FacebookTwitterGoogle+RedditEmail

Why Managed Democracy Always Fails in a Crisis

by BORIS KAGARLITSKY

The crisis is developing exactly as expected. The inability of the authorities to cope with the rising wave of social problems has naturally spilled into the political sphere.

At the same time, the mechanism of “managed democracy” has yet again demonstrated all of its strengths and weaknesses. The greatest strength is the way the system can rather effectively resist not only widespread social discontent but also the pressures of an increasingly disturbing reality. But it cannot withstand those mounting pressures indefinitely — and therein lies the main weakness of the existing order.

The authorities are able to pursue their political course and ignore voter sentiment because they have created a political system in which every sanctioned political party is only a puppet of the ruling party. Their relationship to the leadership and to each other strictly controlled, the outcome of elections predetermined and the distribution of seats in the parliament made according to the needs of the rulers.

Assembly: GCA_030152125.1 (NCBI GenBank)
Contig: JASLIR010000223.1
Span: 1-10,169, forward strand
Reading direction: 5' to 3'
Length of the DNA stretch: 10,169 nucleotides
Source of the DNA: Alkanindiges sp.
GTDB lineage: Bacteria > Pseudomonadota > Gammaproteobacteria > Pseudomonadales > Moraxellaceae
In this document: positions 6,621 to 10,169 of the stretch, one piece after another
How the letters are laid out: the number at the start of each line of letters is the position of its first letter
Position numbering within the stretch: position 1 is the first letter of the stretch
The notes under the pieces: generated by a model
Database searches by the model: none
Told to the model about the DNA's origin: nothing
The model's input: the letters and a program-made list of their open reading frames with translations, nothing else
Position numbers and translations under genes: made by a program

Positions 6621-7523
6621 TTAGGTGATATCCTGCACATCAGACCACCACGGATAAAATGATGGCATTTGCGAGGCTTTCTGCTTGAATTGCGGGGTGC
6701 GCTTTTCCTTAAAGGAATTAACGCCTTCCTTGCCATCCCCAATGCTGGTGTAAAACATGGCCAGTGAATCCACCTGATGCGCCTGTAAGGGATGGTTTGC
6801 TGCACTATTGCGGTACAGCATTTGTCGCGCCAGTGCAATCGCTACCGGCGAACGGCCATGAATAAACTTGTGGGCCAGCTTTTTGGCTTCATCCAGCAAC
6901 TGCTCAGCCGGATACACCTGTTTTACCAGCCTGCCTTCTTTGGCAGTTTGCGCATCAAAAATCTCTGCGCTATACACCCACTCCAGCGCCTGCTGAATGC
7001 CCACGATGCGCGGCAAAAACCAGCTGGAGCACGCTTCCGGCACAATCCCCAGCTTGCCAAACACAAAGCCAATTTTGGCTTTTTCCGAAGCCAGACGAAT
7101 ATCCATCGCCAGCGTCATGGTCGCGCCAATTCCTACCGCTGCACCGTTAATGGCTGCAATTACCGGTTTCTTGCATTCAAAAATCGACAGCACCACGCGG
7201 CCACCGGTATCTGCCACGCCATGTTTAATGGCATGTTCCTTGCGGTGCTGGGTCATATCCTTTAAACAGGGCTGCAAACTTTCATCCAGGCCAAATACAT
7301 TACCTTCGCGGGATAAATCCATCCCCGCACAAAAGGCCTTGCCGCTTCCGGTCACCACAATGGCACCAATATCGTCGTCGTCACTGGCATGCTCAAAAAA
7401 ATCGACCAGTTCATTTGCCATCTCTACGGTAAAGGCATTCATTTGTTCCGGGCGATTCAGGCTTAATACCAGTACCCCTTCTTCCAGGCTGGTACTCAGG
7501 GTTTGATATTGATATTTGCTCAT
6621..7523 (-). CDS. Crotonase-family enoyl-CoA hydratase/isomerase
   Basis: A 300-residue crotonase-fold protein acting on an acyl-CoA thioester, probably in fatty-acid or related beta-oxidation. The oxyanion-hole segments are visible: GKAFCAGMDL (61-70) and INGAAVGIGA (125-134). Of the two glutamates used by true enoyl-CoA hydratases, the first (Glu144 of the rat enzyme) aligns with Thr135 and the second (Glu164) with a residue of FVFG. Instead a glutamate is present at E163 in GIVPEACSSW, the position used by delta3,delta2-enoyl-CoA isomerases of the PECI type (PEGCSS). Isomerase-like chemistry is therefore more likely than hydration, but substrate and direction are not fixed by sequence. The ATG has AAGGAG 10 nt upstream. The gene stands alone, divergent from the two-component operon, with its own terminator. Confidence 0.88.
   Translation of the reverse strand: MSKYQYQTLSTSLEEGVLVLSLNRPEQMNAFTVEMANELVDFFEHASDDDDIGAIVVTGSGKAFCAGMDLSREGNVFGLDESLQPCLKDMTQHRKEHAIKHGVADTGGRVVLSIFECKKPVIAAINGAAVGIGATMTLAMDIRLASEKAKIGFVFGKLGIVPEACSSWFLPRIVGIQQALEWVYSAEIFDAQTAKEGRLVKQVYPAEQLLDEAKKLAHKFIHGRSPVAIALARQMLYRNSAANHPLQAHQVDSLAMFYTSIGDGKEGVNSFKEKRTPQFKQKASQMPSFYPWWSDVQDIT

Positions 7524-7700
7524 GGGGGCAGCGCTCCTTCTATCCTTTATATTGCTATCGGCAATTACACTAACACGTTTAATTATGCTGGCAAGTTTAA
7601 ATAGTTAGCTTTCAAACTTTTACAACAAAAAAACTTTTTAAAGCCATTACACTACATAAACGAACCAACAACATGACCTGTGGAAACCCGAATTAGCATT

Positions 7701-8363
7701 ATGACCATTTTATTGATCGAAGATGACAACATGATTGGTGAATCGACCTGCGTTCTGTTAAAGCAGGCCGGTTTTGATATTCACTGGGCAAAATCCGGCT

But managed democracy only works well when the economy is booming. During an economic crisis, it runs into trouble. When the people’s standard of living falls and the political elite turn a deaf ear to the problem, the people reach a point where their greatest frustration is not with the economic hardships they face but with authorities who prevent them from effectively voicing their dissatisfaction.

Deprived of the right to vote for the political party of their choice, elections instead become the chief means by which the people can vent their anger at the authorities. And as voter turnout declines, the number of people who vote to spite the authorities increases sharply.

Intellectuals from Moscow and St. Petersburg glued to Facebook have no idea of the pressure applied in recent days to millions of provincial civil servants, doctors, teachers, university professors, students and others.

For example, bloggers in Moscow did not receive calls from their child’s teacher who, in a state panic, pleads with them to go and vote because otherwise the school is threatened with various forms of punishment.

They were also not subjected to a speech from their bosses saying they would check every name on the voting list and would personally deal with anyone whose signature they found missing.